Healthcare lobby looks to jobs bill as vehicle for Medicare fixes

Lobbyists for healthcare interests are eyeing the Senate jobs bill as a vehicle for several key priorities left behind when healthcare reform stalled.
 
A handful of provisions affecting physicians, hospitals, nursing homes and other Medicare providers expired Jan. 1 and the clock is running down on others. With healthcare reform on the back burner as Congress turns to jobs, the budget and other matters, provider lobbyists are anxious for an alternative — and the jobs bill that will hit the Senate floor next week is an appealing target.
 

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Senate Finance Committee Chairman Max Baucus (D-Mont.) is putting together the so-called extenders package, he said during a hearing Wednesday. A spokesman for the House Ways and Means Committee confirmed the lower chamber is working on a similar measure. Congressional aides declined to offer any details about what provisions will be included or when the package will move forward.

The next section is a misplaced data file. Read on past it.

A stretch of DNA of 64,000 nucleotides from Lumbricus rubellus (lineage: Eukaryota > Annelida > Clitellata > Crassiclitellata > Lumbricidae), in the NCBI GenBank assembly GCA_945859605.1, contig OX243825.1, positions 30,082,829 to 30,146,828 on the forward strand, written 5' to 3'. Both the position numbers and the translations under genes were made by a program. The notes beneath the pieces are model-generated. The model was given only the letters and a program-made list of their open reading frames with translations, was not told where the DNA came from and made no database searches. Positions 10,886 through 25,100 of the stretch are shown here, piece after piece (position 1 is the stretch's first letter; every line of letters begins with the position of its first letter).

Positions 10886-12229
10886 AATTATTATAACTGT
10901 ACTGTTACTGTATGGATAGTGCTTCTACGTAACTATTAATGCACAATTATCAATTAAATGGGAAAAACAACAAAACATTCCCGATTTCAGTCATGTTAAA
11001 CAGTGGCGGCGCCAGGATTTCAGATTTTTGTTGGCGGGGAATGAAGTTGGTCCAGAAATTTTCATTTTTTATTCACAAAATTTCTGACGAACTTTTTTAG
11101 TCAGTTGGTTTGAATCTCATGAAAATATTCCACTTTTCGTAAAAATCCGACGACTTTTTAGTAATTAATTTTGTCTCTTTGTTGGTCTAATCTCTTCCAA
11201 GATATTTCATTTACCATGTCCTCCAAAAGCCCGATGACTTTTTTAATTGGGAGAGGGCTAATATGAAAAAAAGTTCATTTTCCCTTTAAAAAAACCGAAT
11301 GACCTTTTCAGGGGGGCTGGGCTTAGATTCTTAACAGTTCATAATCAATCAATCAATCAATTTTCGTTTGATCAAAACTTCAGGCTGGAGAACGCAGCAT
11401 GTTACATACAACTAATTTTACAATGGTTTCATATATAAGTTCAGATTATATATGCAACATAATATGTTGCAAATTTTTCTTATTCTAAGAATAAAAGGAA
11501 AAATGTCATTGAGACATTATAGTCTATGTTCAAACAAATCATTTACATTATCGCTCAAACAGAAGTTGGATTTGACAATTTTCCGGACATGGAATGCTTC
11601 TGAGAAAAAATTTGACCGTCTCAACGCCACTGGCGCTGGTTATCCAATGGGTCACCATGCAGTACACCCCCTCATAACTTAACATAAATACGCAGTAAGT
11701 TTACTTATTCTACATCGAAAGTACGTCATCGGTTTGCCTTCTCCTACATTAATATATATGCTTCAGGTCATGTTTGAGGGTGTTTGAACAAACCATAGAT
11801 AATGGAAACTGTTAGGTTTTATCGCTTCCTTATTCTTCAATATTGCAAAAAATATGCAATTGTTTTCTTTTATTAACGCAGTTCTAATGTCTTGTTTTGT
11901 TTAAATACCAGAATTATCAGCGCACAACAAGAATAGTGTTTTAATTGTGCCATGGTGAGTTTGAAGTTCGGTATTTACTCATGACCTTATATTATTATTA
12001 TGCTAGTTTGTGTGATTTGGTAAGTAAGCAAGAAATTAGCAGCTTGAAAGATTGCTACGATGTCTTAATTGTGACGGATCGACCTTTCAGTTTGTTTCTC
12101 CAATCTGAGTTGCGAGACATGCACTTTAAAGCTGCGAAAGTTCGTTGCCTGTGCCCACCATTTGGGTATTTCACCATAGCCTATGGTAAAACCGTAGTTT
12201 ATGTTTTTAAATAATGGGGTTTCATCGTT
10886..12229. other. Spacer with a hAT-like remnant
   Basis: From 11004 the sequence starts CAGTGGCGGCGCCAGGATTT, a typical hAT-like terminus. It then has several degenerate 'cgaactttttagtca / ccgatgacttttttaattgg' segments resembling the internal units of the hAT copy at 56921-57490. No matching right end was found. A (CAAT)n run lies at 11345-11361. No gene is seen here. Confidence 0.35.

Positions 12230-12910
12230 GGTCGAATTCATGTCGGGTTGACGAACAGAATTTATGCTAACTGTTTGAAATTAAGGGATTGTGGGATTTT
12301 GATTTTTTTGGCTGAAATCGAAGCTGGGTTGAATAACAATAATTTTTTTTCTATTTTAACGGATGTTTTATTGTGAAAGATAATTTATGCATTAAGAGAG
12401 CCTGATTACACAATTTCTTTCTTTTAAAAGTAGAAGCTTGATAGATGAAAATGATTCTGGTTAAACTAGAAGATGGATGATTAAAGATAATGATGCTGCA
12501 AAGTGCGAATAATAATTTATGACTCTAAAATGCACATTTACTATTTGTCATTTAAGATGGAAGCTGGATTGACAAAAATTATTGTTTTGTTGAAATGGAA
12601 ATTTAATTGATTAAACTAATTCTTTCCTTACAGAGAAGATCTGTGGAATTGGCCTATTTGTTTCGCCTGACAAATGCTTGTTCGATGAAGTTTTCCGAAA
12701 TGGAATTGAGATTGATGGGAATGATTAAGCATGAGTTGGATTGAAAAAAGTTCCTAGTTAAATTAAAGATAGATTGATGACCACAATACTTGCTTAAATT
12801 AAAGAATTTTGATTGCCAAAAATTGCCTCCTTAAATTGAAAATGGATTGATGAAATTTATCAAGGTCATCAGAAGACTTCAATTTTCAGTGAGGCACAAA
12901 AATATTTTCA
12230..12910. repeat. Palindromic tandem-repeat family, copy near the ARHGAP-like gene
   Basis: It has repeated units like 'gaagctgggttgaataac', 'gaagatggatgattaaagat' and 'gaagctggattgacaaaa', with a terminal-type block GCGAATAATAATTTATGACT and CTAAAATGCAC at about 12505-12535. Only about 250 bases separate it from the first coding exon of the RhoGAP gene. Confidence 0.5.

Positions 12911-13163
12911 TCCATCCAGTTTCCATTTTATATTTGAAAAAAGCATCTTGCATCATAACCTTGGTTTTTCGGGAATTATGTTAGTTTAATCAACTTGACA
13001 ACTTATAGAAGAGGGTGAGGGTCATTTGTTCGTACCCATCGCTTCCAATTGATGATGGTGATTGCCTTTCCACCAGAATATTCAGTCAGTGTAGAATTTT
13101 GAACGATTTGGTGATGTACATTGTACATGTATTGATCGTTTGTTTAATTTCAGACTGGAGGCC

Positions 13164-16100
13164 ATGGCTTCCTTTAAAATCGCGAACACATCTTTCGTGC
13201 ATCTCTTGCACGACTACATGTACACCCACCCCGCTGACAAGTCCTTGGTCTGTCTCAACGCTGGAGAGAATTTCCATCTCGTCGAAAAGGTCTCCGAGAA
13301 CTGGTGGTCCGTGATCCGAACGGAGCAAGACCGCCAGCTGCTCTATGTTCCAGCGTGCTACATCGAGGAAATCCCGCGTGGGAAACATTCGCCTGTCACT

Nursing homes and rehabilitation therapy providers, along with patient groups, are pushing legislation to undo a hard-dollar cap on Medicare coverage of physical, speech and occupational therapy. Hospitals are seeking to restore special payments to large rural and small urban hospitals. Physicians also are pursuing the reinstatement of bonuses to rural doctors.
 
Both the House- and Senate-passed healthcare reform bills included fixes to those issues but Democratic leaders set aside plans to immediately advance that legislation after Sen. Scott Brown (R-Mass.) won election last month, depriving Democrats of their filibuster-proof majority.
 

Doctors are also clamoring for action to prevent a 21 percent cut in their Medicare payments that looms March 1. Doctors strongly favor a permanent solution to the flawed formula that calculates their fees and are stiffly resisting a one-year fix, which has been Congress’s favored approach since 2002. But with little time remaining until the pay cut kicks in, physician groups are eyeing an extension of current rates for a few months to give Congress time to act on the issue, which is on track to be handled separately from healthcare reform.
 
Senate Majority Leader Harry Reid (D-Nev.) plans to begin debate on the jobs measure, which could include other healthcare-related measures such as an extension of subsidies to the newly unemployed for COBRA health insurance. Baucus and Finance Committee ranking member Chuck Grassley (R-Iowa) are working jointly on the tax cuts in the bill, which Reid hopes will lead to Republican support for the measure.